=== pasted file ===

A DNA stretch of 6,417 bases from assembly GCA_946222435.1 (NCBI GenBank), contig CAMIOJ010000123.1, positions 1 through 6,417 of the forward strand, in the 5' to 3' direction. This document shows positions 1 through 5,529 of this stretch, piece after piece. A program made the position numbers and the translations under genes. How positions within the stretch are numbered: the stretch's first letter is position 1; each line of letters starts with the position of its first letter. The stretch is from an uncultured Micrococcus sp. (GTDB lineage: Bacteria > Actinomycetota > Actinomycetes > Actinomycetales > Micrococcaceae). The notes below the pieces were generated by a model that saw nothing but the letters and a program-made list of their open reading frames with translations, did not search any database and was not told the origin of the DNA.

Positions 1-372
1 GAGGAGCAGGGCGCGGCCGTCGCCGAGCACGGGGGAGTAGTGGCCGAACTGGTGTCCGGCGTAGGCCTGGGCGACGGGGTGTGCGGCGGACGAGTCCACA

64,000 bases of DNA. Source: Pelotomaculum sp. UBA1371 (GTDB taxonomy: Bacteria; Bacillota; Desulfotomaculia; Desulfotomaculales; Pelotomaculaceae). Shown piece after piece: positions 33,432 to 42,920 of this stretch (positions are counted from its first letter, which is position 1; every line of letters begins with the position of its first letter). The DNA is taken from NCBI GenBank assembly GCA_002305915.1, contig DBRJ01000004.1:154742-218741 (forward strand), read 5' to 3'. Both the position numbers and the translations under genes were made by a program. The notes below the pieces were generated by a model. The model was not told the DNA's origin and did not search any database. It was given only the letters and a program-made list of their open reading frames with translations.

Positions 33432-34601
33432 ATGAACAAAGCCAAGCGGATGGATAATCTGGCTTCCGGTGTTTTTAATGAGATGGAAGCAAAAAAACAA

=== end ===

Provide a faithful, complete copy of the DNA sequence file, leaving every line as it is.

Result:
A DNA stretch of 6,417 bases from assembly GCA_946222435.1 (NCBI GenBank), contig CAMIOJ010000123.1, positions 1 through 6,417 of the forward strand, in the 5' to 3' direction. This document shows positions 1 through 5,529 of this stretch, piece after piece. A program made the position numbers and the translations under genes. How positions within the stretch are numbered: the stretch's first letter is position 1; each line of letters starts with the position of its first letter. The stretch is from an uncultured Micrococcus sp. (GTDB lineage: Bacteria > Actinomycetota > Actinomycetes > Actinomycetales > Micrococcaceae). The notes below the pieces were generated by a model that saw nothing but the letters and a program-made list of their open reading frames with translations, did not search any database and was not told the origin of the DNA.

Positions 1-372
1 GAGGAGCAGGGCGCGGCCGTCGCCGAGCACGGGGGAGTAGTGGCCGAACTGGTGTCCGGCGTAGGCCTGGGCGACGGGGTGTGCGGCGGACGAGTCCACA

64,000 bases of DNA. Source: Pelotomaculum sp. UBA1371 (GTDB taxonomy: Bacteria; Bacillota; Desulfotomaculia; Desulfotomaculales; Pelotomaculaceae). Shown piece after piece: positions 33,432 to 42,920 of this stretch (positions are counted from its first letter, which is position 1; every line of letters begins with the position of its first letter). The DNA is taken from NCBI GenBank assembly GCA_002305915.1, contig DBRJ01000004.1:154742-218741 (forward strand), read 5' to 3'. Both the position numbers and the translations under genes were made by a program. The notes below the pieces were generated by a model. The model was not told the DNA's origin and did not search any database. It was given only the letters and a program-made list of their open reading frames with translations.

Positions 33432-34601
33432 ATGAACAAAGCCAAGCGGATGGATAATCTGGCTTCCGGTGTTTTTAATGAGATGGAAGCAAAAAAACAA